Competitive Intelligence: Know Your Competitor

What is Competitive Intelligence?

Competitive intelligence has been defined as a systematic process by which a firm gathers, analyses and disseminates information about its rivals or as a process of researching a competitor’s organisation, products, prices, financial performance, technology and strategy.

In general, the research design employed for competitive intelligence is exploratory, using primarily secondary data, intelligence sources and qualitative primary data.


Competitive intelligence is not corporate espionage, stealing competitive documents or accessing competitors' computer files. Rather, the discipline is a structured approach to a different type of research which has evolved as an outgrowth of strategic planning and market research.

Commonly used techniques in competitive intelligence

  • Review of public records:
    Monitoring secondary sources of information such as government records, commercial databases, media reports and news clippings, and company-produced literature, for potential threats and opportunities.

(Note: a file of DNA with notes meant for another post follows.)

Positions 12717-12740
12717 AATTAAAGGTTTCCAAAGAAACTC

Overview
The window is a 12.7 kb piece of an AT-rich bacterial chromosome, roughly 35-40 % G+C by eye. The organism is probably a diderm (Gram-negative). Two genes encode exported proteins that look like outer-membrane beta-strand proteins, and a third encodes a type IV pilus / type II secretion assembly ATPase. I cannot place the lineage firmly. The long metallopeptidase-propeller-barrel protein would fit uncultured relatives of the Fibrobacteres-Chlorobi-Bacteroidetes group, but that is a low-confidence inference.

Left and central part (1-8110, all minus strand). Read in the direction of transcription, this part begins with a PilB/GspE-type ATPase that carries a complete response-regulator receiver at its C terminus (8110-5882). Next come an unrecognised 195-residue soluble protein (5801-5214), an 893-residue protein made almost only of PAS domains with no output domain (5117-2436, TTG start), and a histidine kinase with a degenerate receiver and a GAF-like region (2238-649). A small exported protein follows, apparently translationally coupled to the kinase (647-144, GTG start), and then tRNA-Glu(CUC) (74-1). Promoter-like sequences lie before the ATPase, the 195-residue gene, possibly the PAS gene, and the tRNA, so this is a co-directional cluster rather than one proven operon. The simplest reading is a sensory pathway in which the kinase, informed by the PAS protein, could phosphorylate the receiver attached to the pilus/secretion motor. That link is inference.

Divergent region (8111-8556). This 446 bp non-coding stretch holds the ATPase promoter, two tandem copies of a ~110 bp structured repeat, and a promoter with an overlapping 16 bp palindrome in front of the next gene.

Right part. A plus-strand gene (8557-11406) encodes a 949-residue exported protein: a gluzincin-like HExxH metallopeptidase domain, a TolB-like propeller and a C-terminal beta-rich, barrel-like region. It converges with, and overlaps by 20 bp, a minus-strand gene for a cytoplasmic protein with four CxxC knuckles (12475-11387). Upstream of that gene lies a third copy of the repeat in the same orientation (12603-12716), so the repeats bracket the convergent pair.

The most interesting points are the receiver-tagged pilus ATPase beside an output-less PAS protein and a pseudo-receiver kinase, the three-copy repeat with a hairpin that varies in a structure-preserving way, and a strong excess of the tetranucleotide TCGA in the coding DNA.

Review of public records
  • Observational techniques:
    Directly observing competitors’ activities or facilities through overt surveillance is another way to acquire competitive data, though such practices may be viewed with suspicion. Likewise, learning about a competitor’s capabilities, strengths and weaknesses through physical inspection of its products or actual use of its services is seen to be within the bounds of acceptable practice. Observers contribute to the gathering of ‘informal’ information concerning the market and business at different levels. Observers are not formal researchers but members of business departments, marketing specialists, technicians in engineering departments or plant-building departments. Employees in every department, including sales, purchasing and research and development, hear industry news well before it appears in a trade journal or in databases.These observers and their contacts form key components of b2b relationships set in the context of networks.

  • Personal interviews:
    Conversations with informed sources are beneficial when hard-to-find information about a competitor’s strategies and intentions are used to fill critical gaps in secondary data and provide a more complete understanding of the competition.

  • Competitor intelligence does not replace marketing research. In fact, the well thought out use of competitor intelligence increase the use and influence of marketing research.